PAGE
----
There is nothing wrong with discussion, education, argument, foresight, speculation, even “musing” – that is what the country was short of, but there is something wrong with brow-beating, celebrity certainty, because most of the public will not see through it.

@ Richard Tol

I may be the world’s 163rd best economist, but I can only claim expertise in matters energy, environment and climate

How very modest of you.

And you claim “expertise” on the climate, eh? That’s one in the eye for the physical scientists! I bet they wished they taken economics instead of their fancy PhDs (free membership in the climate denialist GWPF as a perk).

@ grumpy

Churning out academic papers that pass peer review guarantees nothing about judgement.

Yes, it does – it shows that you aren’t in the business of making wild claims that you can’t actually back up with evidence and argument. It is the very height of expertise.

@ veronica

How can you tell an ‘expert’ from a ‘charlatan’? Easy, really. The expert’s the one who gets rounded on by all and sundry because his/her views don’t sit easily with whatever winds of consensus are blowing

This is the point where you claim that the moon is made of cheese, declare victory and open a bottle of wine in celebration.

If we define ‘celebrity economists’, not by how well-known they are among their peers, nor by how competent and respected they are in their specialist fields, nor by how many papers they have produced, but by how well-known they are to the general public, then I would say that ‘celebrity economists’ are a peculiarly southern Ireland phenomenon. They are a product of the debased southern Irish (i.e. Dublin 4) media culture that has evolved in recent years, and which is brilliantly summed up by John Waters in today’s Irish Times as ‘a culture saturated in negativity and cynicism’, where ‘the urge is to denounce everything’, and in which ‘patriotism is inexpressible’. Our esteemed ‘celebrity economists’ are simply the economic component of that debased culture.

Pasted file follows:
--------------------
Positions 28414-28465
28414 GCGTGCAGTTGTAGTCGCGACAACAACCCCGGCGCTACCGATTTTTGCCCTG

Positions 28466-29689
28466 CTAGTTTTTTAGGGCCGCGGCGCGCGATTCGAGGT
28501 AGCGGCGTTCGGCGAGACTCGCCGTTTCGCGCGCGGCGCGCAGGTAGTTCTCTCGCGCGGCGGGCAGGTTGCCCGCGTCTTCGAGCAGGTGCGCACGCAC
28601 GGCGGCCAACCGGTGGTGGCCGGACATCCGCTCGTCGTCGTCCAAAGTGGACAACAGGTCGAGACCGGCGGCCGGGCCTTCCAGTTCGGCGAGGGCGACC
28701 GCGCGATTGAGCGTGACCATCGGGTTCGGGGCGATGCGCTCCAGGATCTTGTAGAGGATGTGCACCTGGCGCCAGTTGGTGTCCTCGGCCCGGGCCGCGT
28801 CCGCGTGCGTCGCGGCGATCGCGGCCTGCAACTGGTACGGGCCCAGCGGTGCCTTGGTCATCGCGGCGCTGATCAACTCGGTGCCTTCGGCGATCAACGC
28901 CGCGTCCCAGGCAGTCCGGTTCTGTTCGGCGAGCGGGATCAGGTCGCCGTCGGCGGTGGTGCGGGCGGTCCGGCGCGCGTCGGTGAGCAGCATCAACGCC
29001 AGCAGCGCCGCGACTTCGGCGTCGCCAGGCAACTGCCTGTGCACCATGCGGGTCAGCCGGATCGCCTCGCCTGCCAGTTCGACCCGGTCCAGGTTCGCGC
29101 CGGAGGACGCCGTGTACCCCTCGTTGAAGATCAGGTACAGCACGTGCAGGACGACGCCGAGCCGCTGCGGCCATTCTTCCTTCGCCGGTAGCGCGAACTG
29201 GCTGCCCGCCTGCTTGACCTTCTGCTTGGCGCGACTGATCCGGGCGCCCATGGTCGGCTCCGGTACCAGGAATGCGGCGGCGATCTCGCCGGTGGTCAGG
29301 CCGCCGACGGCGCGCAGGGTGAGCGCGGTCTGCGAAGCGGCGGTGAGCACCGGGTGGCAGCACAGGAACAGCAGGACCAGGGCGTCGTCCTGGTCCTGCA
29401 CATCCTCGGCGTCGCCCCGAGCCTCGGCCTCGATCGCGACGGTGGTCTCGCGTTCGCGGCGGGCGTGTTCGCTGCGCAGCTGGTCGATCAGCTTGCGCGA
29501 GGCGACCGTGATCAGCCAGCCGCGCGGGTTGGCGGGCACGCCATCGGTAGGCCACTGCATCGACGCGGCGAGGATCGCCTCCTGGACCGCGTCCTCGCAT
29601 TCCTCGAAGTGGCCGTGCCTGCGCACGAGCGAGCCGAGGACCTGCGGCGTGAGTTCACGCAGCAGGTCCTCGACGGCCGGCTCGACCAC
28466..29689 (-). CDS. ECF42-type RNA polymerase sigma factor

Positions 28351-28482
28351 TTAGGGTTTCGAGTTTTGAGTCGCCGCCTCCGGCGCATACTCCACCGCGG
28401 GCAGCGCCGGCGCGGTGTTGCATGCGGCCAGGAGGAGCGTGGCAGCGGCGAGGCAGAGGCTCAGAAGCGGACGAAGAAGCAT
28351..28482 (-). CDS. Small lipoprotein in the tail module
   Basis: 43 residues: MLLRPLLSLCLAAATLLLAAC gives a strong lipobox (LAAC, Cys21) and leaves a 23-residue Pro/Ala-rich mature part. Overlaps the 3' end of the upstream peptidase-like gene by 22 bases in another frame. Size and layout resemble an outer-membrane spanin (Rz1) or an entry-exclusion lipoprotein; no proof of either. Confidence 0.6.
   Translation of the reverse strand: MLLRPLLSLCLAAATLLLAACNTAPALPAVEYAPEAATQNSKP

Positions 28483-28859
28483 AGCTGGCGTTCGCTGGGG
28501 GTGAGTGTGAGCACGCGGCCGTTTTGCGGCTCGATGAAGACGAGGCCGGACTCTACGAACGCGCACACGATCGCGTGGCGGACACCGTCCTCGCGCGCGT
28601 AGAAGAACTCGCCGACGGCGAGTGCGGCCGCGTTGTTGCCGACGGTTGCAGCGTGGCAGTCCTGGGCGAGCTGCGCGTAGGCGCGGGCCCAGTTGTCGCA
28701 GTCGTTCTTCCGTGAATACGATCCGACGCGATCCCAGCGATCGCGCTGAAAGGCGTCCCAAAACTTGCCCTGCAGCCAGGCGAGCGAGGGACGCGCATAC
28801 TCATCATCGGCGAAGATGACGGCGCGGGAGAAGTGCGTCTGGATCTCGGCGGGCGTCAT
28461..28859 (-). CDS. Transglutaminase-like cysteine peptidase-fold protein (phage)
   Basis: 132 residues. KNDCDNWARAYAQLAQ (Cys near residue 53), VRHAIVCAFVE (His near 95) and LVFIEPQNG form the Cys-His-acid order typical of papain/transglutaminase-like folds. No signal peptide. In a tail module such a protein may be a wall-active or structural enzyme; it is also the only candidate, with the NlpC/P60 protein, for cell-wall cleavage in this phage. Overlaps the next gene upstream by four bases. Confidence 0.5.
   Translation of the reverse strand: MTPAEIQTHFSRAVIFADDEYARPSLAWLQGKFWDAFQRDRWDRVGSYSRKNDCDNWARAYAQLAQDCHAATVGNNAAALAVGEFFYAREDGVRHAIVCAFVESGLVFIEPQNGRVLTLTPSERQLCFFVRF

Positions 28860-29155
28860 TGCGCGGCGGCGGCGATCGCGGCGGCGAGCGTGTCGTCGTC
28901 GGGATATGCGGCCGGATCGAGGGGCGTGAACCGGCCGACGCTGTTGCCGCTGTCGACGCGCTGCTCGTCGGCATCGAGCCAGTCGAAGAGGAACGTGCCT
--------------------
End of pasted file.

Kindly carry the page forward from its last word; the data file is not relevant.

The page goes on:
‘Celebrity economists’ do not exist and have never existed north of the border. The most distinguished economist north of the border, at least of my generation, is John Simpson. The academic economists on this site probably know him. He taught me for one year at QUB in 1966/67. But, in no way could he be described as a ‘celebrity’. I doubt if more than 5 per cent of the population north of the border have ever heard of him.

Likewise in the UK. Could more than 5 per cent of the UK population name one UK economist at present? I doubt it.

I was in the US recently and I asked a group of about 30 well-eduacted people at a mapping conference if they had ever ever heard of Paul Krugman or Nouriel Roubini. Only a couple had. These people might be ‘celebrities’ to those interested in economics, but the general public has never heard of them. A total contrast to southern Ireland.

In case they take offence, I don’t consider any of the economists who post here, highly competent though thy are in their respective fields, to be ‘celebrities’ according to the definition I gave above.

What I will say in Richards defence is that I haven’t seen him come out on a vast array of topics outside of his own field (last week he was on newstalk speaking about alternative energy costs & absolutely did the topic justice).

At the same time, if expertise is quantified as something researched/published then he should be on the telly all the time having published 11 papers already this year – and in some cases it is outside of energy economics as was last years works on creating a property tax less an existing property database.

On the flipside, one of the hallmarks of economic thought (and I’d expand this to philosophy/logic/rhetoric/ethics, mathematics, finance and perhaps theology) is the concept of objective and critical analysis of ideas or policy.